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between the abstractions we want and the abstractions we get.

# Make unit testing a breeze by segregating complexity

Unit testing can be made cheap and painless, or even joyful if code is written with a conscious segregation of complexity.

The idea is very simple: separate complex logic to simpler units, and make the integration of these units trivial.

## example: ShoppingController

Let's look at an example, a ShoppingController for an online shopping application. To calculate total sum to pay for a list of items, the business logic is as follows:

• buyer can get a discount according to type of membership
• it's also possible to get a discount with a promo code
• in case buyer qualifies for both types of discount, the better discount applies
• however, some items are not discountable and their original price should apply
public class ShoppingController : BaseController
{
public ShoppingController(ILoggingService loggingService, IStockService stockService)
{
// ...
}

public decimal CalculateTotalPayable(IEnumerable<Item> items, Membership member, string promoCode)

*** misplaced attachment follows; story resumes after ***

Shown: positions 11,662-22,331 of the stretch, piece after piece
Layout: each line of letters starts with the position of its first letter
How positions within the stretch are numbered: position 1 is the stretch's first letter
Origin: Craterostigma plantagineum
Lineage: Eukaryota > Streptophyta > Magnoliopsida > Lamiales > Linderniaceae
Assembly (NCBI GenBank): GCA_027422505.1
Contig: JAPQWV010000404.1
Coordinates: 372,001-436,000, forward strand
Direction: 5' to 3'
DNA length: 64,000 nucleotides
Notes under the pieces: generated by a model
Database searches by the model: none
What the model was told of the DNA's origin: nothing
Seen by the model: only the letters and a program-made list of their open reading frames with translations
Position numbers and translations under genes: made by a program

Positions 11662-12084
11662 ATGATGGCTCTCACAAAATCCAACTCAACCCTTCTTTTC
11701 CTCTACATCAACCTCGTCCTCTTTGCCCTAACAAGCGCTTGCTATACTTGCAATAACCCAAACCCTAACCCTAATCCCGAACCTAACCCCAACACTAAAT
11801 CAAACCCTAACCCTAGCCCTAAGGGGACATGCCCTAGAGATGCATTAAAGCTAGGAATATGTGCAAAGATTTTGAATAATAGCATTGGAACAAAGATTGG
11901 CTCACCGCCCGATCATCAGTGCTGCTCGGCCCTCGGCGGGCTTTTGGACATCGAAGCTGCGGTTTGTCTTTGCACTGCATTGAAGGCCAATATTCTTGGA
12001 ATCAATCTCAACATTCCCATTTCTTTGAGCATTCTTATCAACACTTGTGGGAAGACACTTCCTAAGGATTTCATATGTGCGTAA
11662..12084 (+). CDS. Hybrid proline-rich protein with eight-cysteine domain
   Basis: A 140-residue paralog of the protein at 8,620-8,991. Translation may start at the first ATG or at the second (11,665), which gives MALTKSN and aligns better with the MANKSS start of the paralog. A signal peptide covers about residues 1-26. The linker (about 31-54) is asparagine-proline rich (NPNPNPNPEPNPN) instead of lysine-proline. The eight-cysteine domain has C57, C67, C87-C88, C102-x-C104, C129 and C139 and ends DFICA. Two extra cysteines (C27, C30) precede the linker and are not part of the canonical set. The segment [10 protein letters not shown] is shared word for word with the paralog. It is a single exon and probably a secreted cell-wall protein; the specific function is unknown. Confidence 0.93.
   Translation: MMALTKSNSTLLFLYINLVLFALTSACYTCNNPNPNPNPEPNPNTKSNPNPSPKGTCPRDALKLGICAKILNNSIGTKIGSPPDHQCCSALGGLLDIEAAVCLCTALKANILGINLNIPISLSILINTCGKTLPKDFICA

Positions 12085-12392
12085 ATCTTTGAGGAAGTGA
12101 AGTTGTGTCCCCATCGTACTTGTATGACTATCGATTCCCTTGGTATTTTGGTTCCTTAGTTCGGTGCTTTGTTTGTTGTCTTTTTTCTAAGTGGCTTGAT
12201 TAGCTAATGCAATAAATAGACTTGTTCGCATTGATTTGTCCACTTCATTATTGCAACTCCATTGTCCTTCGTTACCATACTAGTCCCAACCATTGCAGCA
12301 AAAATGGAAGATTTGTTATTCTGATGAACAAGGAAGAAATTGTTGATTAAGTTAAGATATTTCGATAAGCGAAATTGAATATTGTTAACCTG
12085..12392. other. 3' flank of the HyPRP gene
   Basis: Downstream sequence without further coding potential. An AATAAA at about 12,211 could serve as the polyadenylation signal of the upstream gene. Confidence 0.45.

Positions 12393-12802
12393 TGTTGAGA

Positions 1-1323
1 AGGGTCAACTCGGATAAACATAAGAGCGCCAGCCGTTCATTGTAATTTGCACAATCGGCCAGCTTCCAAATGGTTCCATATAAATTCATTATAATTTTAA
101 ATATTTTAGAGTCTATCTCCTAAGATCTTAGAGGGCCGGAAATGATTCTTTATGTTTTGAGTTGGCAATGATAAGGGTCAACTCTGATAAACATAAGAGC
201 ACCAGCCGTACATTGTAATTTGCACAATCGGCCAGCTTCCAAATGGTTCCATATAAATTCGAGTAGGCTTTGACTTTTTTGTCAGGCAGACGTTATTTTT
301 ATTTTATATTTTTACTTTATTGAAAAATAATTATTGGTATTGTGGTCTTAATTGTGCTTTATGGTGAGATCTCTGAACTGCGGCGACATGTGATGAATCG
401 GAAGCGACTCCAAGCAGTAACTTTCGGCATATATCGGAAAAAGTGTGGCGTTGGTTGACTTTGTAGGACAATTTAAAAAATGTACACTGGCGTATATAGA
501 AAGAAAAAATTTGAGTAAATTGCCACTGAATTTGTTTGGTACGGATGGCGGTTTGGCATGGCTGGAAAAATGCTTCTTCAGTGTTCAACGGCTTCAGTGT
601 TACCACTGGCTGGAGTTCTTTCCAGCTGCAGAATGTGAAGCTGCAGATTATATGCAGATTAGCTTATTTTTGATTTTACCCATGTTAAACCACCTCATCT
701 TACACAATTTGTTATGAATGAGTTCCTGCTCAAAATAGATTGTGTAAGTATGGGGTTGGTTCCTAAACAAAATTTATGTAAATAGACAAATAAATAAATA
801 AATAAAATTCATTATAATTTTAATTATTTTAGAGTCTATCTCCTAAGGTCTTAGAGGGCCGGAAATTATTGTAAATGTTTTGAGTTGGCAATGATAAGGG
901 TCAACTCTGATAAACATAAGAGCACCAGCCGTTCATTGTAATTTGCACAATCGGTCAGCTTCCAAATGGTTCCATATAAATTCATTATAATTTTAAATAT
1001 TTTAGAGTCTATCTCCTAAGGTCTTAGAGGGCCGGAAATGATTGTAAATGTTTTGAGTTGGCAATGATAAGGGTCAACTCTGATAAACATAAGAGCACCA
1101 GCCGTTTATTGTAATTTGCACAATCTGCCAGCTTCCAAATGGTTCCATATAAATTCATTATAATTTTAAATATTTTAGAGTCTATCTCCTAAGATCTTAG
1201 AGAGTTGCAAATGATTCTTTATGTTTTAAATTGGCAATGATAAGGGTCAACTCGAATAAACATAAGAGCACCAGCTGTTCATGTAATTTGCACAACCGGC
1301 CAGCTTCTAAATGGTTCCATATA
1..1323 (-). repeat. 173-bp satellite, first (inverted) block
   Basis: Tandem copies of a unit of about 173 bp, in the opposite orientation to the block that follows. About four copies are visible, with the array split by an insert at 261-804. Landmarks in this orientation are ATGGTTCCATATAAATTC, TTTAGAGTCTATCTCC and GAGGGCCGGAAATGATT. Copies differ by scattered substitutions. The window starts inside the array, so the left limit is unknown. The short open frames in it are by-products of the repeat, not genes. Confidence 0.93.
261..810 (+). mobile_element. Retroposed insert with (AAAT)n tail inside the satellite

{
var memberDiscountPercentage = 0;
switch (member.Type)
{
case MemberType.Diamond:
memberDiscountPercentage = 10;
break;
case MemberType.Gold:
memberDiscountPercentage = 5;
break;
default:
break;
}

var promoDiscountPercentage = 0;
if (promoCode == "akaramba")
{
promoDiscountPercentage = 8;
}
else if (promoCode == "excellent")
{
promoDiscountPercentage = 6;
}

var discountToApply = Math.Max(memberDiscountPercentage, promoDiscountPercentage);
var totalPayable = items.Sum(item => {
if (item.IsDiscountable)
return item.Price * (1.0 - discountToApply / 100);
else
return item.Price;
});

this.loggingService.Log(LogLevel.Info, \$"logging that member XYZ gets prices for ABC with dicount so and so");